It is immaterial that a majority of Nigerians are peace-loving people. The majority is irrelevant in matters of committing crimes.
Crime is always minority activity.
The police is set up, not because of the majority but especially, because of a criminal minority. In this case, the quip is right. The police are to major on the minors.
We have seen a brand of Nigerian lifestyle in Ghana that is a threat – from kidnappings to noisy obscene parties in compound houses to leaving taxi drivers chasing them for unpaid fares.
All four high-profile kidnappings allegedly have Nigerian masterminds. The Takoradi girls, the Estonian consul-general, the two-year-old Kasoa boy and the Canadian girls.
And now, we have fresh revelations about how the alleged masterminds in the Canadian girls’ kidnapping were Nigerians who recruited and trained Ghanaians, buying one of them a pistol.
We know that these Nigerian criminals are importing a style that has made Africa’s most populous nation, a popular disgrace.
Let no one bandy around Pan-African brotherhood. Brothers don’t kidnap sisters.
Let no one bandy around to E-Lab, some stolen liberal lines from CNN and scream xenophobia. All those labellings are really an easy escape route for hard, original thinking so unoriginal to the average Ghanaian mind.
How a small group behaves will always have an impact on how a larger group is viewed. We all got some great positive British attention because of one great Ghanaian footballer – Michael Essien at Chelsea.
And when we say Ghanaians are a hospitable people, even nasty landlords, unworthy of that tag are still free to bask in the collective accolade that stops in front of their gate.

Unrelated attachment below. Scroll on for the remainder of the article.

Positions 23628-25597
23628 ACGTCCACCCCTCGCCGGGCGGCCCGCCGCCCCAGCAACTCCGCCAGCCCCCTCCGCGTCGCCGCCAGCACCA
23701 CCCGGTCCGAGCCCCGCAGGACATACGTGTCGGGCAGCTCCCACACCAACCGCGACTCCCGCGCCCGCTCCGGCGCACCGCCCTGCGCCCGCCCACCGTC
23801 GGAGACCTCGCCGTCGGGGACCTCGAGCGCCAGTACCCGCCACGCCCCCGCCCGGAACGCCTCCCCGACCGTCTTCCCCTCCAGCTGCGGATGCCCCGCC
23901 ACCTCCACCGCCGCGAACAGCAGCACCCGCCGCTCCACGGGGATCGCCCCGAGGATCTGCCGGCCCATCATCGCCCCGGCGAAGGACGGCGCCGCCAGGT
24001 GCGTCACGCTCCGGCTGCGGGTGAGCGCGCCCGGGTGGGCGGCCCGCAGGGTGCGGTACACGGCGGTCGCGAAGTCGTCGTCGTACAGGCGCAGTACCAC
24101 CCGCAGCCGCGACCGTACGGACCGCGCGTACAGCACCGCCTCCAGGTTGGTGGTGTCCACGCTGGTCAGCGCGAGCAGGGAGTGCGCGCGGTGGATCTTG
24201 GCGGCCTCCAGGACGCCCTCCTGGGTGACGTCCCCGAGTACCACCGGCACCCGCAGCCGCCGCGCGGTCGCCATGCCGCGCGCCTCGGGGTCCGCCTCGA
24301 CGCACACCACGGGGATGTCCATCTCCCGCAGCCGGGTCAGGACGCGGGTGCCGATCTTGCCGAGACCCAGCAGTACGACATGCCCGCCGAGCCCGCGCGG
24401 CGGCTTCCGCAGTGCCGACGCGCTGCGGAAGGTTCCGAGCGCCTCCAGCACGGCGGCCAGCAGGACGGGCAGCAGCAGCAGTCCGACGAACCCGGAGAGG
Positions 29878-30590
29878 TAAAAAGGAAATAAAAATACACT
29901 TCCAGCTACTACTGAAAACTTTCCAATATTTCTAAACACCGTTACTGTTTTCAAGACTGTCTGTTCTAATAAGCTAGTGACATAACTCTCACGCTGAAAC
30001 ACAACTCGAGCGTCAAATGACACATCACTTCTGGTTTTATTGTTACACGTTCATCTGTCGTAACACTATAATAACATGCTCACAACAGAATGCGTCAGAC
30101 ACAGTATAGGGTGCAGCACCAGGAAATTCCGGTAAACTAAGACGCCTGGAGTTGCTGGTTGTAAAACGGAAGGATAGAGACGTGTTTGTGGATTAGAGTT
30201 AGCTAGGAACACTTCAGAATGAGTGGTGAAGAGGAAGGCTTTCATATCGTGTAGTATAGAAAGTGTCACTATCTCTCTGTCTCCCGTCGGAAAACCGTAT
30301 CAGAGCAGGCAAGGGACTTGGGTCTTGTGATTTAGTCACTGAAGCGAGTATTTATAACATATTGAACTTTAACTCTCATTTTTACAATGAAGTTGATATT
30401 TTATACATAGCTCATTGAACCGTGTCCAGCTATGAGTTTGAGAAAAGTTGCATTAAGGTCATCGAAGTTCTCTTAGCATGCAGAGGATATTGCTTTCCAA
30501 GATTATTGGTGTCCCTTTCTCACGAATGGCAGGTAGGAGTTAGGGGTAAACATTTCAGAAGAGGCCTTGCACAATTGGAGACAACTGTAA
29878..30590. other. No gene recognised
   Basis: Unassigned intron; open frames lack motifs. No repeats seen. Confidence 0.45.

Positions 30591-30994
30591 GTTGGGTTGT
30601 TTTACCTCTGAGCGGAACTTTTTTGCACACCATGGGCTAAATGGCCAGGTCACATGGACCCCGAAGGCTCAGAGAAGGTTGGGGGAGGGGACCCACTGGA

And so it is natural that people’s actions rub off everybody.
And then there is this post by M.anifest on why a Myjoyonline.com story should target Nigerians when there are also Ghanaians arrested. That story states the masterminds as Nigerians and the Ghanaians as collaborators, the information given by contacts within the security services. How can it be insensitive that the story zooms in on the masterminds and later mentions the collaborators?
Perhaps the rapper has spent so much time inside the studio, he knows not how to kill a viper. Cut the head of the snake, the rest is rubber – a verse M.anifest can rehearse.
E-Lab has no problem if the rapper is posturing for a gig in the Nigerian audience. Kudos. But in this matter, E-Lab is convinced M.anifest’s logic was not manifest.
Those who say we ought to simply call a crime a crime, have not committed any crime. A crime is a product of a man’s condition – internal and external. A poor man may commit a crime because he is hungry and a rich man may commit a crime because he is greedy. We need only to applaud those who say a crime is a crime, for writing a great and grammatically correct English sentence. But it is a naïve half-truth in a full sentence.
If we adopt political correctness because we want to pamper that good and great Nigerian majority, we inevitably pamper that cruel and criminal minority.
Every year, media stories pour out of how some foreign businesses maltreat Ghanaian workers in jaw-dropping ways. Stashing their heads in blenders, releasing their Chinese dogs at workers and even writing apology letters to their Indian cats.
Ghana is not a hospitable country, it is a country of hospitalised victims called citizens.
If we call our genetic cowardice, hospitality and our deep doses of inferiority complex at the sight of Chinese and Indians, friendliness, we will soon shake hands with kidnappers and call it a truce.